Answer: Read the Letters to the Editor.
I now subscribe to the New York Times, and the uniform one-way slant of the Letters to the Editor is palpable and fascinating. I’ve been tempted many times, including today, to do a post critiquing the biases in all the Times letters in a single edition. Maybe some day.
80% of the letters list progressive or Democratic talking points, either because that’s the approximate proportion of liberals among the Times readership, or because that percentage (it is remarkably consistent, day to day, paper to paper) reflects the bias of the editors choosing which letters to print. I have concluded that the letters are probably even more weighted to the left than the reader opinions published reflect. The Times just feels obligated to include a non-conforming, aka “conservative,” view here and there so its bias won’t be screamingly obvious. It’s an objective paper, after all.
Today’s mail call was dominated by one letter after another excoriating Donald Trump’s cabinet appointments, which was also the theme of today’s Times editorial. In particular, the appointment of Exxon Mobil’s chief executive, Rex Tillerson, as Secretary of State was a target of the correspondents’ disgust. The majority view was stated in one letter this way:
“Like Donald Trump, Mr. Tillerson has no experience in the delicate and sensitive art of diplomacy.”
It wasn’t until the fourth letter (out of five: 80%!) that a commenter mentioned the obvious, and exactly what I was thinking as I read all the expressions of horror:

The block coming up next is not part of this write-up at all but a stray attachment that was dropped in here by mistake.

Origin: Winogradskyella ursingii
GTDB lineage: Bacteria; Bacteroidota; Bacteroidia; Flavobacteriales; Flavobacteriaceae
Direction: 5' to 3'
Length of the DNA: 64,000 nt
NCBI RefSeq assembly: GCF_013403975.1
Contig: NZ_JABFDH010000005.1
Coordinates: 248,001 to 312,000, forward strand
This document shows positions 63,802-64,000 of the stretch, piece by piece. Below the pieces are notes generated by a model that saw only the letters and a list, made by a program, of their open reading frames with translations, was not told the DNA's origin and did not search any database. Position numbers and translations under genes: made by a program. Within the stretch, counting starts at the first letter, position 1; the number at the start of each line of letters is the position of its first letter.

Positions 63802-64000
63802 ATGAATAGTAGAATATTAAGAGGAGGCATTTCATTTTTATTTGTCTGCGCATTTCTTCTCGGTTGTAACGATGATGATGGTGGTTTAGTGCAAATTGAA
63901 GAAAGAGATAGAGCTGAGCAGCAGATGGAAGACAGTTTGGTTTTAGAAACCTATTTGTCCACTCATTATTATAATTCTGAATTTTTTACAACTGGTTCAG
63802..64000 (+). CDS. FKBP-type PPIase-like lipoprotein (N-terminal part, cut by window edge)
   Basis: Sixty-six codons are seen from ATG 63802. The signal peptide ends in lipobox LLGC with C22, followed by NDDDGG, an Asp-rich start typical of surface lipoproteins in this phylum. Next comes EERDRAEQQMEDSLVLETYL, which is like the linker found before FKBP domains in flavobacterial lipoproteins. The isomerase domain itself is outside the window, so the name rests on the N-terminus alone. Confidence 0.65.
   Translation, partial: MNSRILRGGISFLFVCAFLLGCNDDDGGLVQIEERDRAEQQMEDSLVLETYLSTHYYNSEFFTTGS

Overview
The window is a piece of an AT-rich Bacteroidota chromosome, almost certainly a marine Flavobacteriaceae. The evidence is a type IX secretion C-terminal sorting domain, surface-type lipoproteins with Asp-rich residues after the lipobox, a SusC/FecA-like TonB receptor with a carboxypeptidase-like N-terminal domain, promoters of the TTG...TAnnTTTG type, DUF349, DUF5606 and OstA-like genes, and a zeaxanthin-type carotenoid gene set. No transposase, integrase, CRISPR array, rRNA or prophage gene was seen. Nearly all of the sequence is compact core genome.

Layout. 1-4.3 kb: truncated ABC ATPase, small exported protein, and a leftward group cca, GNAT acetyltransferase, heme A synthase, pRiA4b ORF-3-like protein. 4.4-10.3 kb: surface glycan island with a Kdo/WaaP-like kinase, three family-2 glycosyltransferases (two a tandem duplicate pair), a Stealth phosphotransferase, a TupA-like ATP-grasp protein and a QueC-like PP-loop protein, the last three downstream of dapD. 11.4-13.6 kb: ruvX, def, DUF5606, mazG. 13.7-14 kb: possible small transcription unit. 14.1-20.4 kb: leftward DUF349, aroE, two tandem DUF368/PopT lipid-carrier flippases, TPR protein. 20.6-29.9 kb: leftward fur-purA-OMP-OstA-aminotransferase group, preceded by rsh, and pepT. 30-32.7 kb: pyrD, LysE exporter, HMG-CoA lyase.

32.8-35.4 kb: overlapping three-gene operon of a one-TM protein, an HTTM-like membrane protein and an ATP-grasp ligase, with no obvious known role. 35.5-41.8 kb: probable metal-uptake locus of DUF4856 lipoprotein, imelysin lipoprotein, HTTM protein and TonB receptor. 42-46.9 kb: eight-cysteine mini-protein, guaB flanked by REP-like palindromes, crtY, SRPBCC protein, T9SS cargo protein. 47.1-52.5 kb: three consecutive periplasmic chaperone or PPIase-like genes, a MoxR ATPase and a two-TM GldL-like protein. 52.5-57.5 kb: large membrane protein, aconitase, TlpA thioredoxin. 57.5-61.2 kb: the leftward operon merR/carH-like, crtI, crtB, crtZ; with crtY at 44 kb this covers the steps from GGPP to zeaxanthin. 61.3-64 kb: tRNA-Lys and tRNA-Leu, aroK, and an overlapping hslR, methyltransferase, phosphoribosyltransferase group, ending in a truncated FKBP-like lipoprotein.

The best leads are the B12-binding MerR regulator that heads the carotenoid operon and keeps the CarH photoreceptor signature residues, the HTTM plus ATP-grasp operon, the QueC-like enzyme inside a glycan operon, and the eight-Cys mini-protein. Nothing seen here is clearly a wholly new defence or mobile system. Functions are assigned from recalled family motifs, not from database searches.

“As to Mr. Tillerson’s experience, how much diplomatic experience did Hillary Clinton have?”
Before being appointed Secretary of State? Virtually none, except for a smidgen as First Lady. How much diplomatic experience did Barack Obama have? Less. Trump and Tillerson have far more practical experience in negotiation abroad than either Clinton or Obama in 2009, and yet Hillary and Barack’s deficiency didn’t spark anguished editorials and letters to the editor then. Go figure.
This is the dominant pattern in the mainstream media, and on particularly ugly display right now. (Naturally, I’m a partisan shill for having the bad manners to mention it.) Another example: when the Democrats in the Senate were blocking Bush appointments, the Times defended, vigorously, the Senate filibuster. When Obama’s legislative agenda was stalled before a Republican Senate majority, the Times called for an end to the filibuster as an outdated and destructive maneuver. Soon, if the Republicans do as outgoing Democratic Party Senate leader Harry Reid threatened to do when he thought a Senate majority would follow President Hillary into the White House and gut the device, the Times can be counted on to wax patriotic about the value of this weapon against an oppressive majority. (The Republican would be fools to kill the filibuster, just as Democrats were fools in 2013 to employ the so-called “nuclear option,” as if the Republicans would never be in a position to nuke them. But then, Republicans are often fools….)
Is it too much to ask for the news media to apply a single standard consistently and fairly?
Apparently so. To be fair to the Times, however, that’s not what its readers want. They want bias their way.